Otolith Labs finds footing with $20M for vertigo-treating wearable

Medical device startups are tasked with quite the balancing act: They’re developing new products while simultaneously fundraising to support that development and working with regulatory agencies to bring the products to market.

So far, Otolith Labs is staying steady. The Washington, D.C.-based startup—named for the organs of the inner ear—has built a nerve-stimulating wearable device that aims to relieve the symptoms of chronic vertigo. It already has the FDA’s ear since earning the agency’s breakthrough designation last year.

Next up, Otolith will launch a pivotal trial of the noninvasive Vestibular System Masking (nVSM) technology. If successful, the results will be submitted to the FDA for full clearance for the device to make its U.S. commercial debut. All of those efforts will be supported by series A funding announced Wednesday, which brought in $20 million for the company.

The entire round came courtesy of Morningside Ventures. It’s more than six times bigger than Otolith’s previous financing, which brought in $3.3 million in seed funding last year from a cadre of investors that included serial entrepreneur Mark Cuban, himself a subject of inner ear issues.

Otolith’s nVSM technology sends mechanical stimulation to the body’s vestibular system, the sensory system responsible for regulating motor functions like maintaining balance, posture and stability. The calibrated vibrations are meant to reach the inner ear’s acceleration sensors, where they can suppress the vertigo-related signals sent by the vestibular system to the brain, providing immediate relief from the condition.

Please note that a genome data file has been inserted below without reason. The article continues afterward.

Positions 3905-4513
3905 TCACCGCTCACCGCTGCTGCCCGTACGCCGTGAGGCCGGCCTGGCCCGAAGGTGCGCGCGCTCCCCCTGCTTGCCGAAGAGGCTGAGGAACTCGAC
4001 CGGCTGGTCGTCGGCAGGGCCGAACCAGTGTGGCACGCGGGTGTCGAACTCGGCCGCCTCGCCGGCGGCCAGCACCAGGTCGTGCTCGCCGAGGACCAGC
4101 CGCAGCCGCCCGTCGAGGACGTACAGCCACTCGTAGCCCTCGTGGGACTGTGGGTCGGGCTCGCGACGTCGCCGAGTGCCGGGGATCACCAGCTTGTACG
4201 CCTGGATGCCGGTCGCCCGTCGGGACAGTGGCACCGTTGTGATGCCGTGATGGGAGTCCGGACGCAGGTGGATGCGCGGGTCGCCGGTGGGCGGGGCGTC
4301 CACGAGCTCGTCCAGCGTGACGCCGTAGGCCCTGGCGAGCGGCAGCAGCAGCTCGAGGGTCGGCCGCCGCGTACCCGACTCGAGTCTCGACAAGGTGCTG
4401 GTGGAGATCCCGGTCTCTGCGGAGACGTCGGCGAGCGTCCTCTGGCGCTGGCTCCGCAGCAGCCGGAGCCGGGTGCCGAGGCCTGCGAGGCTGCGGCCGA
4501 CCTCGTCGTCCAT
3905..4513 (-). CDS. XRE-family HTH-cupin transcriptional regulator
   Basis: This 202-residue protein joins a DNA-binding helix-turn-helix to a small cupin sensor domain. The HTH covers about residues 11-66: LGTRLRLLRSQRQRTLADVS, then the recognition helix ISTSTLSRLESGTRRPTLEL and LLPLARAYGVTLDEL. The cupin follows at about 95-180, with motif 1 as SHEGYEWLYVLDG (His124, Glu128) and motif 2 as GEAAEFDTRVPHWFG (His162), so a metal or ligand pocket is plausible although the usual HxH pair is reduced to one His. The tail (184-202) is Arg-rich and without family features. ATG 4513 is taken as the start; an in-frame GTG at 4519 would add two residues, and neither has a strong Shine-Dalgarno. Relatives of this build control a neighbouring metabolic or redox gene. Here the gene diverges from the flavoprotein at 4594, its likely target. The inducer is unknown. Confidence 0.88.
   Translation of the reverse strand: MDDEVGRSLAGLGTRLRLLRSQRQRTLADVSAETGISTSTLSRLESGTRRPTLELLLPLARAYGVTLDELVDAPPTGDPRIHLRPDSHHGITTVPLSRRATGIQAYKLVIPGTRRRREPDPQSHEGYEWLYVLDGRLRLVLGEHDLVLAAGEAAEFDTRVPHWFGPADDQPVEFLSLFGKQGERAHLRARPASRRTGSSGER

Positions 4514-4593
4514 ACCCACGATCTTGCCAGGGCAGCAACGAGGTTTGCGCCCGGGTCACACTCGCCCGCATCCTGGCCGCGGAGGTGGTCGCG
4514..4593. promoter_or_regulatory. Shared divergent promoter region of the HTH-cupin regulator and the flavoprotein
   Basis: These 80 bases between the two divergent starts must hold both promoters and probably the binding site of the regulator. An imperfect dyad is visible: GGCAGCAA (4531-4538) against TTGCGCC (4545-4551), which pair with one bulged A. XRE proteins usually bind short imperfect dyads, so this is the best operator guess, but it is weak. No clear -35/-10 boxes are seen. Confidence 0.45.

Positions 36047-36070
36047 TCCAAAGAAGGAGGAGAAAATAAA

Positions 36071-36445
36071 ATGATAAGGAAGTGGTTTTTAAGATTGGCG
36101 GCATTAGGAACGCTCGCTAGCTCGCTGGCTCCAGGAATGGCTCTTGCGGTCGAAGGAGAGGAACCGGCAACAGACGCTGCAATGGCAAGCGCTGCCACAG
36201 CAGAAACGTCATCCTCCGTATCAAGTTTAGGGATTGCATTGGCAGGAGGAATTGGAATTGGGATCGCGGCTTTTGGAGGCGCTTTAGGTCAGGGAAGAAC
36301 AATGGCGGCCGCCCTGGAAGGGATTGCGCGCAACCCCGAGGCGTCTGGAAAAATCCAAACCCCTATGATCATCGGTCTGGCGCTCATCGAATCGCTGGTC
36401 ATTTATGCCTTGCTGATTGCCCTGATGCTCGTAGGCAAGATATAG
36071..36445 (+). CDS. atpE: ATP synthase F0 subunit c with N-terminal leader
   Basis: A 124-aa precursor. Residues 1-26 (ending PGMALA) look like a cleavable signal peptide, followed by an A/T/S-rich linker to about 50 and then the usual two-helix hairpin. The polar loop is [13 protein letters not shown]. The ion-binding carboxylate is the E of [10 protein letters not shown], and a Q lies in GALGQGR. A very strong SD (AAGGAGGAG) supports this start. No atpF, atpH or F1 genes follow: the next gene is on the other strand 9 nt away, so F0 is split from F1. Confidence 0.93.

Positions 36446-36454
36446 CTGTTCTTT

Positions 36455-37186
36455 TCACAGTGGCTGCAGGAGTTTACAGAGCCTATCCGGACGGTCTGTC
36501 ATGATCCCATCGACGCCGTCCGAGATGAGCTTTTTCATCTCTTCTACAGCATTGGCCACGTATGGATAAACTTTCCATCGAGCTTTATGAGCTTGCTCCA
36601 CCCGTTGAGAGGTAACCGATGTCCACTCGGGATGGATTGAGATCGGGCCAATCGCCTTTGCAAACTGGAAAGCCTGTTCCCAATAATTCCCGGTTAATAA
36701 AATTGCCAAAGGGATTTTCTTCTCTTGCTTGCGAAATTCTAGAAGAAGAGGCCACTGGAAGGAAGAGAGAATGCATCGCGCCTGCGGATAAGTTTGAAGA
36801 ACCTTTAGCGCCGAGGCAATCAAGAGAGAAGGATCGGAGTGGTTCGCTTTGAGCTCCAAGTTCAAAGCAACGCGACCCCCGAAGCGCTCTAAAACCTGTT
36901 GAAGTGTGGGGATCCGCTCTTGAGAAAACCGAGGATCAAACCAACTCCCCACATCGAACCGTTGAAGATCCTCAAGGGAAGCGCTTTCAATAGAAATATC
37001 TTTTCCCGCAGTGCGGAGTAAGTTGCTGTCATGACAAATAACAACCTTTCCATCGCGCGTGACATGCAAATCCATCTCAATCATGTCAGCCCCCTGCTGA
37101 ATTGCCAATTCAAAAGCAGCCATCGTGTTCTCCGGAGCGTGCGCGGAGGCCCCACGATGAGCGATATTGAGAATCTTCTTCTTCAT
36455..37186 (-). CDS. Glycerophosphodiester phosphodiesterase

Otolith Labs
(Otolith Labs)

The technology is embedded into a headset that’s centered behind the ear, where it can tap into the vestibular system without requiring an implant or any other invasive approach.

Once the device has been validated in clinical studies and authorized by the FDA, it’ll be marketed as a prescription-only device to relieve chronic vertigo and other vestibular disorders—the first of its kind, according to Otolith.

Chronic vertigo is typically caused by an issue with the inner ear’s ability to maintain balance, leading to a feeling that the world is spinning and associated symptoms like dizziness, nausea, headache and hearing loss. The condition affects more than 4 million Americans, per Otolith.

Backed by the fresh financing, first up on the to-do list for Otolith is to begin enrolling participants in its clinical trial of the nVSM headset.

Previous pilot studies of the technology that comprised a total of about 100 subjects found that it was indeed able to provide nearly instantaneous relief from vertigo. According to Otolith, participants in the experimental group were three times more likely than those who received a placebo treatment to report a reduction in their symptoms.